Six miles south of the Little Missouri station are what is known as the Burning Buttes, and here may be seen the process of bad land formation in full blast. A Tribune reporter, Mark Kellogg, who was killed in the Custer Massacre in 1876, gave an interesting account of these burning buttes when on his way to the Big Horn. The Custer trail passes near it. Since then probably three hundred feet of new crater has been formed, which looks, as Sully described the bad landsâ€”like the bottom of hell with the fires out. We stood near the brink of this newly-formed crater and heard the roaring and crackling fires, which burn not only the coal but the earth and rocks as well. The fire was under our feet. The earth had parted an inch or more here, and two or three inches there, and through the crevices here steam issued, there the flames were just beginning to creep through, and in a few days more another section will be added to the crater. Passing round to the right we found an opening in the burning mine several feet in width, the sides of which were a white heat, and from it issued flames and a strong smell of sulphur. The body of earth covering the coal is much heavier here, and as it burns and tumbles down, there will be left a huge pile of scoria or burned clay and earth. Time will fill the lower portion of the crater and make of it a rich pasture, while the mound of burned clay will remain destitute of vegetation.
Changing our position a mile or two to one of the highest points, the eye rests upon thousands of acres, covered with craters and burned buttes, as rough and broken as the ruins of a burned cityâ€”reminding one of the same.
The bad lands are drained by the Little Missouri and its tributaries. At many points along these streams there are extensive bottoms which are covered with a heavy growth of grass, a thick mat of it, probably fifteen inches in height. At some points there is a skirting of timberâ€”small cottonwood generally, but in some instances ash or box elder, and all through the bad lands are basins similar in character to the bottoms along streams. As rough and broken as the bad lands are, they afford the best grazing lands in Dakota, and are the favorite resort of game of all kinds. They afford an interesting study and should be visited by all who seek the west for pleasure or profit.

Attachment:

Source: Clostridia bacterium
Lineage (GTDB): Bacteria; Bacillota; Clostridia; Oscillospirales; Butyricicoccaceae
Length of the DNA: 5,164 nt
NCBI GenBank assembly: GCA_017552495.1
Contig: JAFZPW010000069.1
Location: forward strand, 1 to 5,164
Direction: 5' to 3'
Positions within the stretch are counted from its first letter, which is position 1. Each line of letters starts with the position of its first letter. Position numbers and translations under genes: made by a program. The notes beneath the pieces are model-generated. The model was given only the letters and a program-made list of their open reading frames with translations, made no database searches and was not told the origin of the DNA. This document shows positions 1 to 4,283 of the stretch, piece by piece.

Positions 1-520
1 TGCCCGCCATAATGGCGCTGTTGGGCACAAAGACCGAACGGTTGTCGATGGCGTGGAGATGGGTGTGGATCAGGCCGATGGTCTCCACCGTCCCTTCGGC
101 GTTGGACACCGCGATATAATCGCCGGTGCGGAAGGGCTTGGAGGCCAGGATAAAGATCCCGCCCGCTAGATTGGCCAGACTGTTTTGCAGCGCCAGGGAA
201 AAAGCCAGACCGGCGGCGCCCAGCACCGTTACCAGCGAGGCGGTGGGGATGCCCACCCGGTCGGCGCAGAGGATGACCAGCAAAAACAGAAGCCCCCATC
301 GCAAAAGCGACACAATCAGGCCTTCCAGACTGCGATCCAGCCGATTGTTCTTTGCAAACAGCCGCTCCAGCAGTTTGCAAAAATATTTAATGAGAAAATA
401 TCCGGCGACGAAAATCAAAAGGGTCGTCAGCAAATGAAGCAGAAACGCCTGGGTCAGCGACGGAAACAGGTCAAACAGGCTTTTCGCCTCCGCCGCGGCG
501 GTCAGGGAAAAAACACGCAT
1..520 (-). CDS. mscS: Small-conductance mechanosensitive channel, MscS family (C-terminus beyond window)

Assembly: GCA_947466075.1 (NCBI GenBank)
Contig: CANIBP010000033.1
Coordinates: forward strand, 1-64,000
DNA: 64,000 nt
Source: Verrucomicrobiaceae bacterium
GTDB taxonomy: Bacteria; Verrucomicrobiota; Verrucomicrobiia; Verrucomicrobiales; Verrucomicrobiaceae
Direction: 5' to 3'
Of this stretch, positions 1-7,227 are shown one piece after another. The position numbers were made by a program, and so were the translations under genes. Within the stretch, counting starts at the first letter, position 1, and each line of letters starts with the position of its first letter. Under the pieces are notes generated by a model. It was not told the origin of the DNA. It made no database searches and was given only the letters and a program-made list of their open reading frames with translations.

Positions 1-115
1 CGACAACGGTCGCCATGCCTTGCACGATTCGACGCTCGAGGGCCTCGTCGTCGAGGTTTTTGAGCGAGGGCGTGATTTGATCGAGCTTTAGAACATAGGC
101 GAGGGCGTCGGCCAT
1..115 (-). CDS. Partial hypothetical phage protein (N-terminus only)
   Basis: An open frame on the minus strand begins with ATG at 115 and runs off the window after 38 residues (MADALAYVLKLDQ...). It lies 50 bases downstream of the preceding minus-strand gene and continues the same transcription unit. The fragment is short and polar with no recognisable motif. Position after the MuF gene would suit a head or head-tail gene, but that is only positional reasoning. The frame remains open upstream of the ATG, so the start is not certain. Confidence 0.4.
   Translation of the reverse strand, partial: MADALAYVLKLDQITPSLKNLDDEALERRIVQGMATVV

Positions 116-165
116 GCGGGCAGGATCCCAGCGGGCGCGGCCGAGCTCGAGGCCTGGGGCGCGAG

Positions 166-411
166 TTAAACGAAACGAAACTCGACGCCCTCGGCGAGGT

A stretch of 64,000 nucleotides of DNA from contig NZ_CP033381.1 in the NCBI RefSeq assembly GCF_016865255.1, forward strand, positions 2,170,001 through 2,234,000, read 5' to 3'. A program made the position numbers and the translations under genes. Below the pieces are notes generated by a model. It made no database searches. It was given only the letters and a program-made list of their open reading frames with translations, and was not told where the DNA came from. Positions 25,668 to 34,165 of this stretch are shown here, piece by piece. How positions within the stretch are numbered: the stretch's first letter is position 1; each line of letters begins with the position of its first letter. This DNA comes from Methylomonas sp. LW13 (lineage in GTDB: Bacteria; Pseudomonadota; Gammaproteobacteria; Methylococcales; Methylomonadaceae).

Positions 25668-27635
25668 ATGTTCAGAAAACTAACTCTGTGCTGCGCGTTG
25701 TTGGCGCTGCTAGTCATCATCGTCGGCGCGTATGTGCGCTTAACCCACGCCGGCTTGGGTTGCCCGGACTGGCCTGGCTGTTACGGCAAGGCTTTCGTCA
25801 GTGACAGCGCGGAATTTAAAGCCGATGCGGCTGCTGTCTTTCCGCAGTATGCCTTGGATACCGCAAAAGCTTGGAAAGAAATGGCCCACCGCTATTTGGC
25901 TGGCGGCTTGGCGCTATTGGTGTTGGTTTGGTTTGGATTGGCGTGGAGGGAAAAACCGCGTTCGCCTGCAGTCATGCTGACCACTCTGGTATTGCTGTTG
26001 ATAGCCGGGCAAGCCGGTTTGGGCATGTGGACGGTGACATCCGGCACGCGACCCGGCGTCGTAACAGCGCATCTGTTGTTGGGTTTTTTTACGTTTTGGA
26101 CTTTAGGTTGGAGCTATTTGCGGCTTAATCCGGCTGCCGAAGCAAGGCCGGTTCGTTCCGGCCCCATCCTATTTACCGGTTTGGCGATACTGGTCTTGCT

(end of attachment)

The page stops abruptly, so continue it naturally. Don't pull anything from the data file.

Knowing my bias for the Bad Lands, you will understand why I think these are some of the best words ever written about North Dakota: â€œ. . . all who seek the west for pleasure or profit.â€ My dad used to take us to the Burning Coal Vein north of Amidon in the 1950â€™s, when we were kids, and it was indeed as Lounsberry described it, fascinating and probably a bit dangerous, although I think that if you kept to a rough Forest Service walking path, youâ€™d be okay. At that time you could actually see the glowing coals in some of the crevices in the ground. Theyâ€™re out now, but the area was a tourist destination for a lot of years, and the Forest Service built a very nice campground there. As recently as ten years ago there was a coal seam still burning in the South Unit of Theodore Roosevelt National Park, as I recall, but Superintendent Valerie Naylor says it is no longer burning, or at least no longer visible.
Lounsberryâ€™s trip pre-dated the arrival of the Marquis de Mores by about six months and of Theodore Rooseveltâ€™s first visit by just under a year. The Bad Lands havenâ€™t been the same since.